January 21, 2016

Americans may be getting less religious, but feelings of spirituality are on the rise

Growing share of people regularly feel spiritual peace, sense of wonderThe phrase “spiritual but not religious” has become widely used in recent years by some Americans who are trying to describe their religious identity. While Pew Research Center does not categorize survey respondents in such a way, our surveys do find that the U.S. public overall appears to be growing a bit less religious – but also somewhat more spiritual.

Americans have become less religious in recent years by standard measures such as how important they say religion is to them and their frequency of religious service attendance and prayer. But, at the same time, the share of people across a wide variety of religious identities who say they often feel a deep sense of spiritual peace and well-being as well as a deep sense of wonder about the universe has risen.

The drop in religiosity in the U.S. has been limited to religious “nones” (that is, those who describe themselves as atheists or agnostics and those who say they have no particular religion). The growth of the unaffiliated population and their decreasing religiosity have been the main factors behind the emergence of a less religious public overall. But, interestingly, the rise in spirituality has been happening among both highly religious people and the religiously unaffiliated.

Most Americans experience regular feelings of spiritual peace and well-beingFor instance, among U.S. Christians, there has been an increase of 7 percentage points between 2007 and 2014 in the share who say they feel a deep sense of wonder about the universe at least weekly (from 38% to 45%). And there has been a similar rise in the share of religious “nones” who say the same (from 39% to 47%) – not to mention a 17-point jump among self-described atheists.

To be sure, the most religious segments of the population are still the most likely to say they feel a deep sense of spiritual peace and well-being at least weekly, including 81% of Mormons and 75% of evangelical Protestants. Overall, 64% of religiously affiliated adults say they feel a deep sense of spiritual peace and well-being at least weekly, compared with only 40% those who are unaffiliated.

But even among the “nones,” there has been a 5-point rise in recent years in the share who say they frequently feel spiritual peace (from 35% in 2007 to 40% in 2014).

Topics: Religious Beliefs and Practices, Religiously Unaffiliated

  1. Photo of David Masci

    is a senior writer/editor focusing on religion at Pew Research Center.

  2. Photo of Michael Lipka

    is an editor focusing on religion at Pew Research Center.

6 Comments

  1. Liza Smith2 months ago

    This superficial “spirituality” isn’t doing much good, collectively. Fatal drug overdoses are at an all-time high. The number of suicides is up roughly 50%. Depression and anxiety have never been worse. Research shows there is a connection to the rise of the religious “nones” and I’d suggest milquetoast “spirituality” also plays a role. Excellent data and discussion in this article: mbird.com/2016/05/everybody-else…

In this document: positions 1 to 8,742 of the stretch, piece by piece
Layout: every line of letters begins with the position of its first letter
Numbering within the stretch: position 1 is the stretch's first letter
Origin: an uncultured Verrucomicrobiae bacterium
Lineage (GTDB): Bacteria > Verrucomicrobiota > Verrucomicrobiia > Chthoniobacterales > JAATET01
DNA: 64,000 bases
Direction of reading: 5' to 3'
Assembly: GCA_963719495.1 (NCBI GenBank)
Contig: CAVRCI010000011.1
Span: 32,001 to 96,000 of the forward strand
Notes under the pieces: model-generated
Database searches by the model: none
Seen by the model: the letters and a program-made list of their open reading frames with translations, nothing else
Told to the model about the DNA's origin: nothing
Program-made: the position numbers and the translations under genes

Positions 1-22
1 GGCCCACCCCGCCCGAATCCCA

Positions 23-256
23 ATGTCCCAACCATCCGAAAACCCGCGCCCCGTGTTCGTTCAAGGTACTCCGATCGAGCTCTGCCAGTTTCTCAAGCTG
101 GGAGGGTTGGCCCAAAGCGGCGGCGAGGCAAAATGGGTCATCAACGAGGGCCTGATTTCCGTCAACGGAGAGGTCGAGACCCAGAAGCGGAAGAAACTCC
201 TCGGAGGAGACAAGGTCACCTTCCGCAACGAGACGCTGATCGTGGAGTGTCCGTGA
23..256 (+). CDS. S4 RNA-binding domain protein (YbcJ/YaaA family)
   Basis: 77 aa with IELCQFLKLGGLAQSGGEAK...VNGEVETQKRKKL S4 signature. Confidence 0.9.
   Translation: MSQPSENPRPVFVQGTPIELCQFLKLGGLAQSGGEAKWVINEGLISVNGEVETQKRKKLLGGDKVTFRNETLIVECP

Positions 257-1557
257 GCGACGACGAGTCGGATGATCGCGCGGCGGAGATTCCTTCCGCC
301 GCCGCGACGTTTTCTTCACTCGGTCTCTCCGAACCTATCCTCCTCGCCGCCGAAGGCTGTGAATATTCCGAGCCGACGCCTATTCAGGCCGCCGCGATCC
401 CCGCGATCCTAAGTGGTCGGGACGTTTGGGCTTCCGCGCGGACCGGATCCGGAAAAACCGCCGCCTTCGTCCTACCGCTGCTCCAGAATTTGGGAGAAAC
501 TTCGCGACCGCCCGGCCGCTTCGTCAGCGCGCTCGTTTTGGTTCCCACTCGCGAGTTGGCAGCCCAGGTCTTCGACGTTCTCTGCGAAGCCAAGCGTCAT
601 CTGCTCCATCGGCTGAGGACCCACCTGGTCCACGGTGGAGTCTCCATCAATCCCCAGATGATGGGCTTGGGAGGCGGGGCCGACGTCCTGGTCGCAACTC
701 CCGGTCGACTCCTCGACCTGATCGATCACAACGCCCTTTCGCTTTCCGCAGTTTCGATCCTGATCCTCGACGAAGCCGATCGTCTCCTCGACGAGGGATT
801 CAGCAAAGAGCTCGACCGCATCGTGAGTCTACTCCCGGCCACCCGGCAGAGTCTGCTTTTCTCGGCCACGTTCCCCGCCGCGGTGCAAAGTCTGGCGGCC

2. Dan Slaby5 months ago

    Spirituality is a trend of individualization of religious (and secular) feelings that enable people to feel comfortable with alienation from institutional norms of communal beliefs; It is part of the moral autonomy that exists in the libertarian ethos of individual freedom.

  3. Evan Lewis (Ecostarr)5 months ago

    I would be curious about what people mean when they say they are spiritual or more often spiritual. i wasn’t surprised by the increase in spirituality among atheists, because i personally know some people, who consider themselves spiritual atheists. But how they define spirituality tends to be very different from how I might expect a religious person to define it. Might be worth exploring in focus groups, or teasing out in a questionnaire. Regardless, very interesting results.

    1. Milly Pal5 months ago

      I agree with you. And I thought the same when I read this article. How does the individual define ‘spirituality’ and the sense of ‘wonder about the universe’. It may vary from one individual to another. And how does one observe/feel/achieve that. For instance, one might achieve that through meditation and yoga, nothing to do with religion. For someone else, it might be different.

  4. Papa Foote5 months ago

    JANUARY 21, 2016
    Americans may be getting less religious, but feelings of spirituality are on the rise
    BY DAVID MASCI AND MICHAEL LIPKA, LEAVE A COMMENT

    The Old Mountain Goat does not follow any religious sect, but does know this:

    “Faith” and “Religion”

    The Old Mountain Goat “thinks” that “Faith” and “Religion” should be “separated”, with it’s “own” definitions:

    Faith: “…complete trust or confidence in someone or something…”

    Religion: “… strong belief in God or in the doctrines of a religion, based on spiritual apprehension rather than proof…”

    These “words” can be “confused” – there is/has “Power”, behind our Universe, which “we” can see/feel, but probably will never “understand”, known as “Faith”; while “Religion” is/has “Power” behind “human thinking”, that “we” cannot see/feel, but decide to want to “understand”!

    “Faith” can guide a “human” into a better “path” towards the “Future”, with each “mind” choosing only “good thinking”, all by themselves!

    “Religion” can guide a “human” into a better/worser “path” towards the “Future”, with each “mind” choosing either “good/bad thinking”, and normally by “Others”!

    1. Dan Slaby5 months ago

      An interesting dichotomy between faith and religion.

      You may be interested in reading: John Wathey,
      The Illusion of God’s Presence: the biological origins of spiritual longing